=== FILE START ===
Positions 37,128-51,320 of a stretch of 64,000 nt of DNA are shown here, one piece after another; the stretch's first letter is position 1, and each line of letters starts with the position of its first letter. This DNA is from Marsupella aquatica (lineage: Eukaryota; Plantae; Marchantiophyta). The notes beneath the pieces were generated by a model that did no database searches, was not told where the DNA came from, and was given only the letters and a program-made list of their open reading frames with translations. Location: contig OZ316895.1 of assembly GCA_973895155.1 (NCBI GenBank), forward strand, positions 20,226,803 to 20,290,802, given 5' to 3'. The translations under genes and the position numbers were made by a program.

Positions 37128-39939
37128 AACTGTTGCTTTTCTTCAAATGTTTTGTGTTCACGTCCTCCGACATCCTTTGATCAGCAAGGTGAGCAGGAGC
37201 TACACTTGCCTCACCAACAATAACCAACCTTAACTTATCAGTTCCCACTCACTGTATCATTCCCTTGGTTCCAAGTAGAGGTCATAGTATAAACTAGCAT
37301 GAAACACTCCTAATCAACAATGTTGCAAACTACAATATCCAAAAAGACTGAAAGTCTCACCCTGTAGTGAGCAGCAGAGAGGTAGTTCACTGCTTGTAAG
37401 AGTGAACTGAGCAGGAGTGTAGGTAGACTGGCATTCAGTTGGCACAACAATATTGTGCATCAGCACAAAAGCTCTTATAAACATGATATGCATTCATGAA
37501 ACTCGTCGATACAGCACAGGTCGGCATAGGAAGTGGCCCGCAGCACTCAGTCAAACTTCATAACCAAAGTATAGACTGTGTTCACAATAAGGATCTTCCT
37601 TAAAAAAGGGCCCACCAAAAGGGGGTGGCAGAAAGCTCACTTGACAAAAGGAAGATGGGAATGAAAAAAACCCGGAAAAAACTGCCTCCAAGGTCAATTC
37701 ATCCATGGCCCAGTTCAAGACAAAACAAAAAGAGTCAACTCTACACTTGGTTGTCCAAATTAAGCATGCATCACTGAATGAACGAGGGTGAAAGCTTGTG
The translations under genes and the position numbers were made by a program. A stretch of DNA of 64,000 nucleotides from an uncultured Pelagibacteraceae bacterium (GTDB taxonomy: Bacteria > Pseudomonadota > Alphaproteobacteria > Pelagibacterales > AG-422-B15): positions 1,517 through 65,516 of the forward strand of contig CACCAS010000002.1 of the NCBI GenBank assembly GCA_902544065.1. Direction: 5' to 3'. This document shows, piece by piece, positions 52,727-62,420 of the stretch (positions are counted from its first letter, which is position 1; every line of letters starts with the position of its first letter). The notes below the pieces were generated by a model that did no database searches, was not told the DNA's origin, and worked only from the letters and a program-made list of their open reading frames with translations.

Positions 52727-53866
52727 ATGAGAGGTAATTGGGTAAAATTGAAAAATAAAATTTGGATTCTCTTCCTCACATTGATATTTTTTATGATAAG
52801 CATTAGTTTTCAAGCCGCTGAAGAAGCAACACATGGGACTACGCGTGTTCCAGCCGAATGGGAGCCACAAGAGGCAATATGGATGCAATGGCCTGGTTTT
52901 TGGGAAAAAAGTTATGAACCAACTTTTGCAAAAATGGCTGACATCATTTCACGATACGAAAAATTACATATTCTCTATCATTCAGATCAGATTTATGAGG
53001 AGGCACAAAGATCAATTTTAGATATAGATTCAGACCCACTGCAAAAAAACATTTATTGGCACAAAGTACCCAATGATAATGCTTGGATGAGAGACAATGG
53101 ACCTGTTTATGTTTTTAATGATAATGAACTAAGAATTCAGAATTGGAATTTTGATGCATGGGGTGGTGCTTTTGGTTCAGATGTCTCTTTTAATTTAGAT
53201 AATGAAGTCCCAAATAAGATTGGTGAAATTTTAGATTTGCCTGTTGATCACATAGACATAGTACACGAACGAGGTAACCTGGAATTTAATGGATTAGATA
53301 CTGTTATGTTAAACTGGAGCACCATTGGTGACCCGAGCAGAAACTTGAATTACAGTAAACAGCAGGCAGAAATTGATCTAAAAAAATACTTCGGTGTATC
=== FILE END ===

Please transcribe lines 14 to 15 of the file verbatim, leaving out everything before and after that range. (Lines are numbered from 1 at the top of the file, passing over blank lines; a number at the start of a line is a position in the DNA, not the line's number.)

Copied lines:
52901 TGGGAAAAAAGTTATGAACCAACTTTTGCAAAAATGGCTGACATCATTTCACGATACGAAAAATTACATATTCTCTATCATTCAGATCAGATTTATGAGG
53001 AGGCACAAAGATCAATTTTAGATATAGATTCAGACCCACTGCAAAAAAACATTTATTGGCACAAAGTACCCAATGATAATGCTTGGATGAGAGACAATGG